Wolff, R. L.; Hazard, H. W. (ed.) / Volume II: The later Crusades, 1189-1311
III: The Crusades of Frederick Barbarossa and Henry VI, pp. 86-122 PDF (16.5 MB)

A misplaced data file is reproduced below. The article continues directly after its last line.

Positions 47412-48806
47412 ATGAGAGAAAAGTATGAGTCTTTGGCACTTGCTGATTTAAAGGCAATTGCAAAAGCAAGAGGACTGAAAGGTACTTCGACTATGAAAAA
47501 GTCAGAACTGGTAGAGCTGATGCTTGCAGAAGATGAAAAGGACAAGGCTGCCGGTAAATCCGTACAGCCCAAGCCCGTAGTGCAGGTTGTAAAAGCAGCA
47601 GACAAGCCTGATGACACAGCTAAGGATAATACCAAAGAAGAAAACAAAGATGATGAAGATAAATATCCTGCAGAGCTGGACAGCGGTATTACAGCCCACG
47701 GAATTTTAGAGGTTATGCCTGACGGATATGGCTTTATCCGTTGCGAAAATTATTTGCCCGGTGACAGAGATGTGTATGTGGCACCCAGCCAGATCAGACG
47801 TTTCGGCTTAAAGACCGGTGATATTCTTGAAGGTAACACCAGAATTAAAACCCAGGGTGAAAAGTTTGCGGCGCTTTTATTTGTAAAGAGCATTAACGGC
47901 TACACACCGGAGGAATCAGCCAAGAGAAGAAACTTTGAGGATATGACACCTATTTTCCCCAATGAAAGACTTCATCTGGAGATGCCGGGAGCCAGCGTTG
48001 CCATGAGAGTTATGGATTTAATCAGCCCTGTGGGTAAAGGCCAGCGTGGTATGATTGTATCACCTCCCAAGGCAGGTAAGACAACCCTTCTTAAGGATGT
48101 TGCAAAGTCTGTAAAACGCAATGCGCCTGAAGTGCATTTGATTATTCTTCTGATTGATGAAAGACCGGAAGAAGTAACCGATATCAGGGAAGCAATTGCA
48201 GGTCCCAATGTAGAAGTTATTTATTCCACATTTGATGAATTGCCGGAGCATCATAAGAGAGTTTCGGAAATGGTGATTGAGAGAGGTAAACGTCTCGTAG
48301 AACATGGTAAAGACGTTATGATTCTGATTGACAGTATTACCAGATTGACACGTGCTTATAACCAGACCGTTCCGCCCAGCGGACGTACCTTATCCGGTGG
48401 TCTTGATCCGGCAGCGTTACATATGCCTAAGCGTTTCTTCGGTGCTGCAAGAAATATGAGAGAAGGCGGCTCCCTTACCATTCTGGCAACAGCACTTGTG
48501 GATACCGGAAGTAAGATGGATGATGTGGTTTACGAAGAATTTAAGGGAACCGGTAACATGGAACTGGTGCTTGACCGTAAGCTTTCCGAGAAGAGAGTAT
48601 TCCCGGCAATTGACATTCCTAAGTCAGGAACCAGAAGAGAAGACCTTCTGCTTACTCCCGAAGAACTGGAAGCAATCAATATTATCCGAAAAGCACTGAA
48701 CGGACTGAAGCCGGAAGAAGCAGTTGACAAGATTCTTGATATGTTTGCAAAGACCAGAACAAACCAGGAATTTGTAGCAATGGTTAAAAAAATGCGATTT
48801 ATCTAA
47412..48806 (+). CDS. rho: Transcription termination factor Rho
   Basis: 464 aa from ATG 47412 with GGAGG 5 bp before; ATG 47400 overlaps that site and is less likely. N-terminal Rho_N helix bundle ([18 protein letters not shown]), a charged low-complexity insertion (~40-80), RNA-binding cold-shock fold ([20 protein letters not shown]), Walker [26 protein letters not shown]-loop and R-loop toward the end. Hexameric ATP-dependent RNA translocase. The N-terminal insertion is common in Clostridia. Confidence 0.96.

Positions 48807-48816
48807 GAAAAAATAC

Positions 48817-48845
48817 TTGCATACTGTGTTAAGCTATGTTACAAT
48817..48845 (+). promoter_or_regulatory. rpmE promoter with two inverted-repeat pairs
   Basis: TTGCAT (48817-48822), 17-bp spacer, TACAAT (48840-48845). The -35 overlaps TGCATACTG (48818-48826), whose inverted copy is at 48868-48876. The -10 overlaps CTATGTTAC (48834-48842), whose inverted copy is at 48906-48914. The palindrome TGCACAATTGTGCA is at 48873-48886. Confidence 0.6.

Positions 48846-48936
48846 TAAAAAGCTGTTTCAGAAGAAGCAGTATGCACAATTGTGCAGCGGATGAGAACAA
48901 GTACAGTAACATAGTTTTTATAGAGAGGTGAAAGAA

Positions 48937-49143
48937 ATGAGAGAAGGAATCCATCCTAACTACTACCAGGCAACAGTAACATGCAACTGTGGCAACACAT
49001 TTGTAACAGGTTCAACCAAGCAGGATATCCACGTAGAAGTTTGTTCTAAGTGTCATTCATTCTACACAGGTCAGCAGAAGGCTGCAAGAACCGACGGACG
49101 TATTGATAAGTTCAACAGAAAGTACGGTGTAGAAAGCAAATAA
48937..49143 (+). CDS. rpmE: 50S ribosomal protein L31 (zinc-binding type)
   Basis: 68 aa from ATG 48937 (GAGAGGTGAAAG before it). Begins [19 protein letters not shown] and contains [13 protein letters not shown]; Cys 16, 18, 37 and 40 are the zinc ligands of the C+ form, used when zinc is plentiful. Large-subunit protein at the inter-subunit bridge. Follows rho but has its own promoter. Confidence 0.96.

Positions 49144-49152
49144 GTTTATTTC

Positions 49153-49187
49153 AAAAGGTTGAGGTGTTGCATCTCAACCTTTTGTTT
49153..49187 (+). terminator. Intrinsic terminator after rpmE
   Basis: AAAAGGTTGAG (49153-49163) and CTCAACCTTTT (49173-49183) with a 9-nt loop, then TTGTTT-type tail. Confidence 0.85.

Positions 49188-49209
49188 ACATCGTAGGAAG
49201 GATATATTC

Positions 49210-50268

Ch. III THE CRUSADES OF FREDERICK I AND HENRY VI III make the most of the passage of these westerners through their land. Godfrey of Wiesenbach had appeared with an embassy from Kilij Arslan before the Germans had left Adrianople, and through this embassy the sultan had promised "the very best market throughout his land." In fact, however, the old sultan had already divided his domain among his sons, the eldest of whom, Qutb-ad-Din Malik-Shah, had imprisoned his father and seized Iconium.29 Qutb-ad-Din had also sent an envoy to Adrianople bearing letters in which he "likewise asserted steadfastly that he would follow him [Frederick] with devotion and loyal obedience." The Germans subsequently concluded that this envoy "sang so guilefully in order to hurt and deceive the most faithful emperor and overthrow the innocent Christian army, and the Lord's Christian people, who were in exile for the love of His passion." The march across the mountainous terrain to Iconium (April 28- May 18) was the most difficult, costly, and trying of the whole journey. Often without food and drink for men and horses, subject to constant flank attacks from the fleet Turkish cavalry, traversing hazardous and unknown territory, the army straggled before the capital city after having suffered tremendous losses in men and beasts. Avoiding the pass of Myriokephalon, where a large Turkish army had gathered, the pilgrims were caught on a "very rough and lofty mountain that only mountain-goats could traverse" and suffered from ambush and falling stones. On May 6 they lost their minnesinger, Frederick of Hausen, the "special comfort of the army."30 On the 7th near Philomelium (Akshehir), the dukes of Swabia and Dalmatia inflicted a serious defeat upon the enemy that cost the Turks, it was said, 4,174 men. By the 8th, the dearth of supplies had grown so great that prices had risen to a forbidding height, and the "flesh of horses and mules was bought as a delicacy". Desertions to the enemy also began. "Some of the foot-soldiers, who were exhausted by labor, by hunger and sickness, and about to die, when they could not by any means keep up with the army", cast "themselves down to the ground in the form of a cross", and "awaited imminent death in the name of the Lord. These, when we were not far off, were made Christ's martyrs by being beheaded by the enemy who were following us." On Pentecost (May 13) "the Lord spared us from attacks of the evil Turks. Banquets of the festival consisted of cooked hides of cattle and horses, though the richer ones had horse meat. . . . Small quantities of meal, if there 29 For details on Selchükid affairs, see below, chapter XIX, pp. 680-681. 30 Ansbert, p. 79, lines 4-5: "speciale solatium exercitus".
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